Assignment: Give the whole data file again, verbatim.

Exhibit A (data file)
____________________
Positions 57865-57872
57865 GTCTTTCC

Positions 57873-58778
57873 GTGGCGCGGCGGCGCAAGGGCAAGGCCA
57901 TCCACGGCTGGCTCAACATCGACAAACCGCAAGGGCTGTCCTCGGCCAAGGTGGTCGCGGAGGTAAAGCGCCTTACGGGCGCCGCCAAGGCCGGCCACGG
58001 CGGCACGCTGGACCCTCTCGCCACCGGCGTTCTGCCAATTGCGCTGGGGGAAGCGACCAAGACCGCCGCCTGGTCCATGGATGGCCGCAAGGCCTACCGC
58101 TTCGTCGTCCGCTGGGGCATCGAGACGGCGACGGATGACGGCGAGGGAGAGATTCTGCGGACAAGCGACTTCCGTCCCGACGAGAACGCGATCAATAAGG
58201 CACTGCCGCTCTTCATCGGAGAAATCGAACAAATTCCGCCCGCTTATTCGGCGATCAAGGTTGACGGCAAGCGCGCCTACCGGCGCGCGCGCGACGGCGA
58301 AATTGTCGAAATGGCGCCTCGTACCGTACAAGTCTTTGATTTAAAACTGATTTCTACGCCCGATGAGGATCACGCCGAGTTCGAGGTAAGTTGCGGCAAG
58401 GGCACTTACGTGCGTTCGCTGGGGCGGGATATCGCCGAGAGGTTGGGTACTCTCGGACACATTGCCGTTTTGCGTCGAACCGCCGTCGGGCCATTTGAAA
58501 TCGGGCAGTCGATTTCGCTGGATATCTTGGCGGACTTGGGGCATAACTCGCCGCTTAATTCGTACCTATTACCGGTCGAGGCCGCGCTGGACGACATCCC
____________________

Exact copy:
Positions 57865-57872
57865 GTCTTTCC

Positions 57873-58778
57873 GTGGCGCGGCGGCGCAAGGGCAAGGCCA
57901 TCCACGGCTGGCTCAACATCGACAAACCGCAAGGGCTGTCCTCGGCCAAGGTGGTCGCGGAGGTAAAGCGCCTTACGGGCGCCGCCAAGGCCGGCCACGG
58001 CGGCACGCTGGACCCTCTCGCCACCGGCGTTCTGCCAATTGCGCTGGGGGAAGCGACCAAGACCGCCGCCTGGTCCATGGATGGCCGCAAGGCCTACCGC
58101 TTCGTCGTCCGCTGGGGCATCGAGACGGCGACGGATGACGGCGAGGGAGAGATTCTGCGGACAAGCGACTTCCGTCCCGACGAGAACGCGATCAATAAGG
58201 CACTGCCGCTCTTCATCGGAGAAATCGAACAAATTCCGCCCGCTTATTCGGCGATCAAGGTTGACGGCAAGCGCGCCTACCGGCGCGCGCGCGACGGCGA
58301 AATTGTCGAAATGGCGCCTCGTACCGTACAAGTCTTTGATTTAAAACTGATTTCTACGCCCGATGAGGATCACGCCGAGTTCGAGGTAAGTTGCGGCAAG
58401 GGCACTTACGTGCGTTCGCTGGGGCGGGATATCGCCGAGAGGTTGGGTACTCTCGGACACATTGCCGTTTTGCGTCGAACCGCCGTCGGGCCATTTGAAA
58501 TCGGGCAGTCGATTTCGCTGGATATCTTGGCGGACTTGGGGCATAACTCGCCGCTTAATTCGTACCTATTACCGGTCGAGGCCGCGCTGGACGACATCCC